Oak Ridge National Laboratory

Learn more about Oak Ridge National Laboratory

In this false-color image, NuSTAR data, which show high-energy X-rays from radioactive material, are colored blue. Lower-energy X-rays from non-radioactive material, imaged previously with NASA’s Chandra X-ray Observatory, are shown in red, yellow and green. (NASA/JPL-Caltech/CXC/SAO.)

Supernova shocks

May 6th, 2014 Updated: May 6th, 2014

More than 10 years after simulations first suggested its presence, observations appear to confirm that a key instability drives the shock behind one kind of supernova.

More...

Permafrost creates a polygonal landscape, irregularity that makes simulating thawing’s impact on climate change a challenge requiring advanced algorithms and high-performance computers. (Photo: Konstanze Piel, Alfred Wegener Institute.)

After the thaw

February 19th, 2014 Updated: February 19th, 2014

Simulations of melting permafrost promise changes in climate modeling.

More...

Argentina's Perito Moreno glacier.

Deciphering the big thaw

July 16th, 2013 Updated: July 16th, 2013

Scientists thought they had figured out what ended the last ice age – except for one nagging problem. Researchers using Oak Ridge National Laboratory computers may now have discovered the final answer.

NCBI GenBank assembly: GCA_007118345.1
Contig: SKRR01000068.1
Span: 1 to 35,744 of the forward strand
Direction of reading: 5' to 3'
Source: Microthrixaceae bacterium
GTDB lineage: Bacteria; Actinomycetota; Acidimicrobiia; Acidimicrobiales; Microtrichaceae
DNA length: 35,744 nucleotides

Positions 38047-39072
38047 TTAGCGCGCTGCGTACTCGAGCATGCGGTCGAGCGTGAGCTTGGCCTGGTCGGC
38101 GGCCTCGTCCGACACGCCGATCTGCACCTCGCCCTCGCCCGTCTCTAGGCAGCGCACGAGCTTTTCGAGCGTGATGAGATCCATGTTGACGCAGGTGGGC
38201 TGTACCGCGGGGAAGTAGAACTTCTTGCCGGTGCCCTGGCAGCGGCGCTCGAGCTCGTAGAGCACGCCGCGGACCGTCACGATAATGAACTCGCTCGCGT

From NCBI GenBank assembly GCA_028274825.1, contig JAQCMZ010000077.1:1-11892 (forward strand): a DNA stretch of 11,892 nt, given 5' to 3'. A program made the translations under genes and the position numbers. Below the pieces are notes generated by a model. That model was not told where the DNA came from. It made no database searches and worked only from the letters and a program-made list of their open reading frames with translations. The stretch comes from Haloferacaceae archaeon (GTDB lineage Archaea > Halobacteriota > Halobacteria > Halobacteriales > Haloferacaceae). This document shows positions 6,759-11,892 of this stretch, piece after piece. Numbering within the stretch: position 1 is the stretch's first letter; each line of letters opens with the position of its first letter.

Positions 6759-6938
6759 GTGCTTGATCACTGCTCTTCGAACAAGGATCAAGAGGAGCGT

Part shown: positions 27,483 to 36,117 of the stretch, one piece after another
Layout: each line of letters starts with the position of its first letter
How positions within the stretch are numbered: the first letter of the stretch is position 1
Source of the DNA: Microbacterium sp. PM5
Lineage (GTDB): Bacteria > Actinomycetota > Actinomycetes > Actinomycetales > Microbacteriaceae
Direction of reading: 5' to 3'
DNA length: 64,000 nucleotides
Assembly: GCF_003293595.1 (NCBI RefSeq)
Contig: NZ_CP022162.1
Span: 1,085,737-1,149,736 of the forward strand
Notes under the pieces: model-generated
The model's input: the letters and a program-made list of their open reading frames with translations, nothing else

More...

nanosponge boomerang

Kinky nanotubes

September 6th, 2012 Updated: September 6th, 2012

With the help of Oak Ridge computations, scientists are probing the properties of macroscale sponges made of nanoscale carbon-boron tubes. The material could soak up oil spills, help store energy or meet other needs.

More...

This frame from the Via Lactea II visualization shows the dark matter halo as it might look today, more than 13.7 billion years since the Big Bang. Gravity has drawn the partcles into dense clumps, which retain much of their stucture as they are drawn toward the halo’s center.  The color scale shows dark matter density increasing from blue to white.

Seeing the invisible

October 6th, 2010 Updated: February 22nd, 2013

Armed with computing power from Oak Ridge National Laboratory, researchers are detailing the nature of dark matter surrounding a galaxy much like our own Milky Way.

More...

Atomic-detailed model of lignocellulose of softwoods. Based on experimental data on the structure of cellulose (brown) and lignin (cyan and red).

Breaking the biomass barrier

December 22nd, 2009 Updated: June 20th, 2014

What Oak Ridge National Laboratory researchers are learning could help make ethanol from cellulose a viable fuel alternative – and help the United States replace foreign oil with a green, renewable resource.

More...